NEWS
February 13, 1997 | By Stephanie Brenowitz, INQUIRER CORRESPONDENT
A nonprofit agency's bid to build a 48-unit senior-citizen apartment building on the site of the old Lincoln Avenue school got a boost this week from the Board of Commissioners, which voted to give the Volunteers of America $33,000 toward purchasing the land. The national nonprofit will present its proposal to residents at 3 p.m. Sunday at the Mable Kay House at 24 Walnut St., near the proposed site. The apartments would be for independent seniors. The need for such housing in Haddonfield has been well-documented, both by borough studies and by the nonprofit itself.
NEWS
July 24, 1995 | By Miriam Lupkin, INQUIRER STAFF WRITER
A temporary relocation of homeless men outside Camden - an arrangement that has stretched out to seven years - is to end by year's end with the help of a $2.3 million grant from the U.S. Department of Housing and Urban Development. The grant will enable the shelter to move its clients back to Camden, where they should have better access to education, health, housing and employment services, director Marvin W. Price said. "By coming back to Camden, we are creating a network of services with other care providers in the city," added Daniel L. Lombardo, head of Volunteers of America Delaware Valley Inc., which runs the shelter, Jefferson House.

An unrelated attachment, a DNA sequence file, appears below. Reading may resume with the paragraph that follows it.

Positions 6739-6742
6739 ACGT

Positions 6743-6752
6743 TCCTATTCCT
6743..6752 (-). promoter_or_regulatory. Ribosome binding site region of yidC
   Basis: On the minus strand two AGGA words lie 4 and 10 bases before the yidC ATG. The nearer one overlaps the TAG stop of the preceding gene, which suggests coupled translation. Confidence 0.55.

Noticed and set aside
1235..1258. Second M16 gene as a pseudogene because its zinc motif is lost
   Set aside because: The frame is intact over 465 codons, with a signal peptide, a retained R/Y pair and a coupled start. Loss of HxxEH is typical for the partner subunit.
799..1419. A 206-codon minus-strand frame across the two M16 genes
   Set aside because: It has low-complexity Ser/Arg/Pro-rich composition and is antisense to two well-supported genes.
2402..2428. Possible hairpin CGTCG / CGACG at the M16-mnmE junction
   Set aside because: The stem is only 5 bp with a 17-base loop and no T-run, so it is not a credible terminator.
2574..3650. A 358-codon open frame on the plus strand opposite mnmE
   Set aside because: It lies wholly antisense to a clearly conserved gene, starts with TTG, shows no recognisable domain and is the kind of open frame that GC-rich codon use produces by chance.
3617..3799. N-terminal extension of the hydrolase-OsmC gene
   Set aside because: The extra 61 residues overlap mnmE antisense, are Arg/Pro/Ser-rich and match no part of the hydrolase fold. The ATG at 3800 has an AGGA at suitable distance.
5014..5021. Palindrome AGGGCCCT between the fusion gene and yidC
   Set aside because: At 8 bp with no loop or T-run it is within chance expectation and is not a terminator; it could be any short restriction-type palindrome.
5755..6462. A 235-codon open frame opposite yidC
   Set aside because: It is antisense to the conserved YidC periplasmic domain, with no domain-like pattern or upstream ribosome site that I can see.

NEWS
September 18, 1994 | By David Lamb, LOS ANGELES TIMES
For half a century, the Voice of America held a virtual monopoly in telling America's story - warts and all - to the world. From Africa to the Soviet Union, millions of listeners came to rely on VOA radio as an accurate source of news. But the end of the Cold War and the democratization of closed societies have brought vast changes to international broadcasting. Now the VOA, facing real competition, is looking to carve out new markets. "We're no longer the voice coming over the wall or the voice through the door," said John Lennon, the VOA's southern European division chief.
NEWS
August 21, 1991 | By Katharine Seelye and Alexandra Backlanova, Inquirer Staff Writers
As the clampdown on the Soviet mass media tightened yesterday with the official banning of broadcasts by reformist radio and television stations, voices of resistance continued to seep through the cracks. The Soviet hard-liners had allowed nine newspapers to keep publishing. The official Union of Soviet Journalists yesterday faxed an appeal to the those papers asking all journalists to "report only the truth" and to use "any method available to distribute information about the situation in the country," the Associated Press reported.